• Sustainable (easy for students and academics)

Dr Stallman then talked about two tools – the Learning Thermometer and The Desk. Student reflection and system interface gives us the Learning Thermometer, then automated and personalised student feedback is added, put in by academic. Support and intervention, web-based, as a loop around student feedback. Student privacy data is maintained and student gets to choose intervention that is appropriate. Effectively, the Learning Thermometer tells the student which services are available, as and when they are needed, based on their results, their feedback and the lecturer’s input.

This is designed to promote self-management skills and makes the student think “What can I do? What are the things that I can do?” Gives students of knowledge of which resources they can access. (And this resource is called “The Desk”) Who are the people who can help me?

What is being asked is: What are the issues that get in the way of achieving academic success?

About “The Desk”: it contains quizzes related to all part of the desk that gives students personalised feedback to give them module suggestions as appropriate. Have a summary sheet of what you’ve done so you can always remember it. Tools section to give you short tips on how to fix things. Coffee House social media centre to share information and pictures (recipes and anything really).

To allow teachers to work out what is going on, an addition to the Learning Thermometer can give the teacher feedback based on reflection and the interface. Early feedback to academics allows us to improve learning outcomes. THese improvements in teaching practices. (Student satisfaction correlates poorly with final mark, this is more than satisfaction.)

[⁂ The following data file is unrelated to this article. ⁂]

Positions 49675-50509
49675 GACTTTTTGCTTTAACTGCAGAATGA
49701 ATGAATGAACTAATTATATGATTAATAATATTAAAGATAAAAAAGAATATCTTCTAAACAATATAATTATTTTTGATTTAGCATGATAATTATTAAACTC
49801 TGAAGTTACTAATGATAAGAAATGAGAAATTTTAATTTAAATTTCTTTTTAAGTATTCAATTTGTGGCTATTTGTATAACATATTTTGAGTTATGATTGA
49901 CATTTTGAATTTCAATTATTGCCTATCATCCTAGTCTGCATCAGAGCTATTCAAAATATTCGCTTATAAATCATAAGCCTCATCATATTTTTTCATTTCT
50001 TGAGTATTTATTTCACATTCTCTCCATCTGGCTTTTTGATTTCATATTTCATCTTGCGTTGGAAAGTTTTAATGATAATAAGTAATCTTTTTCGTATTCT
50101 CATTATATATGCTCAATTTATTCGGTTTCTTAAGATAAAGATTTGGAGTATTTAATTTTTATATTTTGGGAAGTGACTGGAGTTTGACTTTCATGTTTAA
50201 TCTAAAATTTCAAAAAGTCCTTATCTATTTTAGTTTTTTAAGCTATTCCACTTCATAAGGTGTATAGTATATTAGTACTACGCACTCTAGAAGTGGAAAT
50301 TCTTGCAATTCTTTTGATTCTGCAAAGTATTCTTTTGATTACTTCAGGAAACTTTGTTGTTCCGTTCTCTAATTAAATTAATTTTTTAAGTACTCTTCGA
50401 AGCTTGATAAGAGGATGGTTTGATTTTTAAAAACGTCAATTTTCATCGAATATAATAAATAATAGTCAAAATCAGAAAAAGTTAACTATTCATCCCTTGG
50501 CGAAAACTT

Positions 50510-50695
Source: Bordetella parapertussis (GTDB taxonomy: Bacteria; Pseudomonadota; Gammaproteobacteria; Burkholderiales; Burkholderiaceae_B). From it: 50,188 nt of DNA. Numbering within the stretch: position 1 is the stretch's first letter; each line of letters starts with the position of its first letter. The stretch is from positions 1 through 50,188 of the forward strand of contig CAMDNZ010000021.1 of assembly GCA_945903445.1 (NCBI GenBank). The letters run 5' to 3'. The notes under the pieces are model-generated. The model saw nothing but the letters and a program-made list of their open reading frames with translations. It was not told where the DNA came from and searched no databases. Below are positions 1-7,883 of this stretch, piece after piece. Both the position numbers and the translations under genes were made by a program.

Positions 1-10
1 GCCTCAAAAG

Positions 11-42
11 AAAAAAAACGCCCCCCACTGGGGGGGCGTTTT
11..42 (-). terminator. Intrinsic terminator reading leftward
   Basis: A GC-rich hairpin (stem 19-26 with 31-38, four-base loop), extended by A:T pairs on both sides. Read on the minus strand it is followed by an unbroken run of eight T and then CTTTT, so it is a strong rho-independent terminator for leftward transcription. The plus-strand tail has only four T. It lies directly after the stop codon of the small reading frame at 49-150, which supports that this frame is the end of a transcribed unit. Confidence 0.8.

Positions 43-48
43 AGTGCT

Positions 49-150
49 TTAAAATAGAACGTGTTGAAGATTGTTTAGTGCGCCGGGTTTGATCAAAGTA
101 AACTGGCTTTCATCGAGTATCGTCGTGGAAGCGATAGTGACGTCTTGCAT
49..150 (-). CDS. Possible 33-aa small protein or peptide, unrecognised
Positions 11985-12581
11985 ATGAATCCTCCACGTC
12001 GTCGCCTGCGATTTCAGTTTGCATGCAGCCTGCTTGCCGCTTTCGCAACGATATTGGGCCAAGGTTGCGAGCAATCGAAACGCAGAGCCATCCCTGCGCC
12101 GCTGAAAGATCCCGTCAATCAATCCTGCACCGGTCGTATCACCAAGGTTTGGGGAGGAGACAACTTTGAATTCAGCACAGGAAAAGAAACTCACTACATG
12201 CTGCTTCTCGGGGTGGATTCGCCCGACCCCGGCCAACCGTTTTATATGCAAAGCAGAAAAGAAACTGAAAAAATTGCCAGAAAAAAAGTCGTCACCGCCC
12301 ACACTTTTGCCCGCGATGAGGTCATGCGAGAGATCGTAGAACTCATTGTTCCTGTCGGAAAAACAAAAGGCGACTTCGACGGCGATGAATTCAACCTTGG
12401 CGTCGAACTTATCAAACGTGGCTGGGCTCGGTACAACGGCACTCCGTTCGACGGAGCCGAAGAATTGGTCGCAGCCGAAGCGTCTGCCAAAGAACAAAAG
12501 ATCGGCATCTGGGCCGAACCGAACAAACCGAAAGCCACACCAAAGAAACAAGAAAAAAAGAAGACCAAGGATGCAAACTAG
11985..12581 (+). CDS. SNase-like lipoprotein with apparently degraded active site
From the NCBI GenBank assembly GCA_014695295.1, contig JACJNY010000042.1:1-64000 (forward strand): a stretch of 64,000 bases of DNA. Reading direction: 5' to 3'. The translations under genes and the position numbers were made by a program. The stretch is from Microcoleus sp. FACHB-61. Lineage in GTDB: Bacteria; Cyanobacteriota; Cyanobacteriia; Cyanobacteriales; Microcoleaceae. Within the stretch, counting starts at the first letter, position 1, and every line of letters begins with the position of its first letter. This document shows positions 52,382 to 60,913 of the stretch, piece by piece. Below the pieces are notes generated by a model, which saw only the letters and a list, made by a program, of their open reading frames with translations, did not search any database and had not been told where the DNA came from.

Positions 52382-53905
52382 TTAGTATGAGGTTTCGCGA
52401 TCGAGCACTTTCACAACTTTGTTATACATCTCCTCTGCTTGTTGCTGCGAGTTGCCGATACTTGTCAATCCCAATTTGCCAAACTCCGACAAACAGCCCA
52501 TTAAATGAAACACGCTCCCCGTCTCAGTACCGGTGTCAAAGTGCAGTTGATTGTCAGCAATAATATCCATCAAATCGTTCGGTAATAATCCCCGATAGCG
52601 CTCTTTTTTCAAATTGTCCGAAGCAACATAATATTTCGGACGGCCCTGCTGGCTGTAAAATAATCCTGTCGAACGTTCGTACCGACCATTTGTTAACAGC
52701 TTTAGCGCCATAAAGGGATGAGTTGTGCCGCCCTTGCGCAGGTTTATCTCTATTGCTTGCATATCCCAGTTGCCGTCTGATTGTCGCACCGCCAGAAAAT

The final items in the talk focussed on:

  • A universal model of prevention
  • All students can be resilient
  • Resources need to be timely relevant and useful
  • Multiple access points
  • Integrated within the learning environment

What are the implications?

  • Focus on prevention
  • Close the loop between learning, teaching, wellbeing and support
  • More resilient students
  • Better student graduate outcomes.

Overall a very interesting talk, which a lot of things to think about. How can I position my support resources so that students know where to go as and when they need them? Is ‘resiliency’ an implicit or explicit goal inside my outcomes and syllabus structure? Do the mechanisms that I provide for assessment work within this framework?

With my Time Banking hat on, I am always thinking about how I can be fair but flexible, consistent but compassionate, and maintain quality while maintaining humanity. This talk is yet more information to consider as I look at alternative ways to work with students for their own benefit, while improving their performance at the same time.

Contact details and information on tools discussed:

h.stallman@uq.edu.au
http://www.thelearningthermometer.org.au
http://www.thedesk.org.au
thedesk@uq.edu.au